Revenge of the Electric Ninja
By Bill Moore
Okay, if you're addicted to gasoline, exhaust fumes and loud noises, then this story isn't for you. Just ignore it and get back to paying an arm and leg for imported oil, ruining your health and destroying your hearing. There's nothing here for you, so just keep... cough, cough... motoring on.
But, if you're looking for an affordable way to get back and forth to work at normal highway speeds at distances of less than 40 miles and you're fed up with ever-higher gasoline prices, then stick around and give a listen. John Bidwell has something that might just interest you.
John lives in Fort Collins, CO and has been building and converting two-wheeled vehicles to electric drive for years now. I rode two of his motorbike-like creations in September, 2004 at the GOing conference in Boulder. (There's a picture of John on one of his machines in the photo album section of this article). He's authored three how-to manuals on the topic, the latest being his "Secrets of El Ninja" in which he details how to convert a Kawasaki "Ninja" sport bike from gasoline to electric drive. His other books explain how to build a simple electric motorbike and how to build a "chopper"-class electric motorcycle.
What you come away with after talking to John is that while these machines have their limitations, mainly in terms of driving range, they are serious candidates for a low-cost way to immediately end your dependence on -- or "addiction" to -- petroleum. You don't have to wait years for a viable, highway-capable electric car from Mitsubishi or Subaru, assuming they'll even sell them outside of Japan, or put up with the shortcomings of neighborhood electric cars. And best of all, a project like John's El Ninja conversion will cost you less than the price of a top-of-the-line laptop computer, and you can pretty much assemble it yourself without needing to do any welding. If you can cut metal with a hacksaw and use a ratchet wrench, you can build this bike -- assuming, of course, you already own a suitable donor machine, which John sees as being something from the early 1980's era with a lot of engine block space. It's here where you'll eventually mount your 4, 5, or 6 12-volt RV batteries; that is "RV" as in recreational vehicle batteries, available at your local K-Mart or Walmart.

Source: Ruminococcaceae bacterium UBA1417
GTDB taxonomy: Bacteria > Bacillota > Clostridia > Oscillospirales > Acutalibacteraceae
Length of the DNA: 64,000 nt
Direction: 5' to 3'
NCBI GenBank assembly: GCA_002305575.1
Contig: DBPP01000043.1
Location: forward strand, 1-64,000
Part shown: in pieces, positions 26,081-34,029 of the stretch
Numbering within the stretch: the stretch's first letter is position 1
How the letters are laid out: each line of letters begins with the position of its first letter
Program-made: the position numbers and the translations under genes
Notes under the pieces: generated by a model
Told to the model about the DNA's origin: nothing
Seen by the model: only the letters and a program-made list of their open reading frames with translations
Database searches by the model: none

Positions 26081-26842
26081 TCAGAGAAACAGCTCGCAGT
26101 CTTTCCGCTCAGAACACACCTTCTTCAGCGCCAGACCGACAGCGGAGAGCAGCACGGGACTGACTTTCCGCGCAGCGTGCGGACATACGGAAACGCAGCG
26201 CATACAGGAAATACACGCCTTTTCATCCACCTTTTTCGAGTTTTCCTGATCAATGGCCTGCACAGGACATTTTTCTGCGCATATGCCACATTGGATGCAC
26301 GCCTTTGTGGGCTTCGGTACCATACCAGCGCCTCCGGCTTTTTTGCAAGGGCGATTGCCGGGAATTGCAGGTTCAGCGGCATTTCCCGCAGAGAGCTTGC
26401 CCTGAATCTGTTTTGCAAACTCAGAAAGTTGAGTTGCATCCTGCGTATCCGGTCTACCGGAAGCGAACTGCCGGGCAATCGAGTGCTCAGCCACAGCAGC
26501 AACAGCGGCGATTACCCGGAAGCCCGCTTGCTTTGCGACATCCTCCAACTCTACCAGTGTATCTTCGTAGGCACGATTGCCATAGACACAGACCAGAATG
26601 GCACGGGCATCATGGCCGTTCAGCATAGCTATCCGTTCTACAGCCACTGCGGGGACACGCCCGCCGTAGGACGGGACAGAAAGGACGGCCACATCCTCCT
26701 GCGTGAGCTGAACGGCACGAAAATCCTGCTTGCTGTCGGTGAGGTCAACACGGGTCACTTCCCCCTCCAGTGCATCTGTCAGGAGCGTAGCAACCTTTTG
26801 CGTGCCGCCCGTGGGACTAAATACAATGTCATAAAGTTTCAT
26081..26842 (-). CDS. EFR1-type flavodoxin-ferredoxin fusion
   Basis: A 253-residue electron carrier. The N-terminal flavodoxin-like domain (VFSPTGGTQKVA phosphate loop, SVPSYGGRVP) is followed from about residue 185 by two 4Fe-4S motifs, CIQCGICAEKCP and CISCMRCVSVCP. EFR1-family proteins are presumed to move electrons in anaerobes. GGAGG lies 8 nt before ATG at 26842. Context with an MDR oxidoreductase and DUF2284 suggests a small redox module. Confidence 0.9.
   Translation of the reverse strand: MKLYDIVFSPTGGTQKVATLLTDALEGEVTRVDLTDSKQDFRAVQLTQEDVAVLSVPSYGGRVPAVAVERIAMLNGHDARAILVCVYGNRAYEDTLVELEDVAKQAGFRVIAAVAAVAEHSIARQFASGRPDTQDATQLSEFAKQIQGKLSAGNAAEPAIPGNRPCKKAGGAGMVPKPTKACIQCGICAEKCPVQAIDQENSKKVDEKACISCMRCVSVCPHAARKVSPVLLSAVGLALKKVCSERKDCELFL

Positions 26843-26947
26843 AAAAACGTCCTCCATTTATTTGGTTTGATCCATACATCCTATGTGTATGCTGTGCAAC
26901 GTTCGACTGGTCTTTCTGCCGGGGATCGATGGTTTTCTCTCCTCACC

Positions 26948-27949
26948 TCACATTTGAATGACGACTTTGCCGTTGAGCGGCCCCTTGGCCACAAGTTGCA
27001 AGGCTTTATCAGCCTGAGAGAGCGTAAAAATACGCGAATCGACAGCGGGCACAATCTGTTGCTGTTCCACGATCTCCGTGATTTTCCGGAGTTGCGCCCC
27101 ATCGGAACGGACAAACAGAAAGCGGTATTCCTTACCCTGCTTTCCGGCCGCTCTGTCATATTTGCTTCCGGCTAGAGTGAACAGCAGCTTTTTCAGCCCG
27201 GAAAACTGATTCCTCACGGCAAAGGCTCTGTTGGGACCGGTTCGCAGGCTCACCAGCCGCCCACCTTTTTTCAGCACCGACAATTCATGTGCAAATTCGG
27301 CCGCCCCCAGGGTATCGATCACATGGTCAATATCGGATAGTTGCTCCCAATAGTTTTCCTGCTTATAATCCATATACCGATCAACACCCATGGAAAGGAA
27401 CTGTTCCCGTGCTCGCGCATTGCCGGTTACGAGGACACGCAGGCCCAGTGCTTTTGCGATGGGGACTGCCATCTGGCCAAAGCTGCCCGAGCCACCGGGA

John's goal from the outset has been to provide people with an affordable, easy-to-build pathway into electric drive transportation. Doing it through two-wheeled machines like the El Ninja and El Chopper ET, greatly simplifies the process and keeps the cost low. Converting a motorcycle is the easiest EV conversion out there: you don't have to have a transmission, deal with air conditioning, power brakes, power steering, etc., etc., etc. And you can scale up the performance and range as you gain confidence in the technology and your own skill set.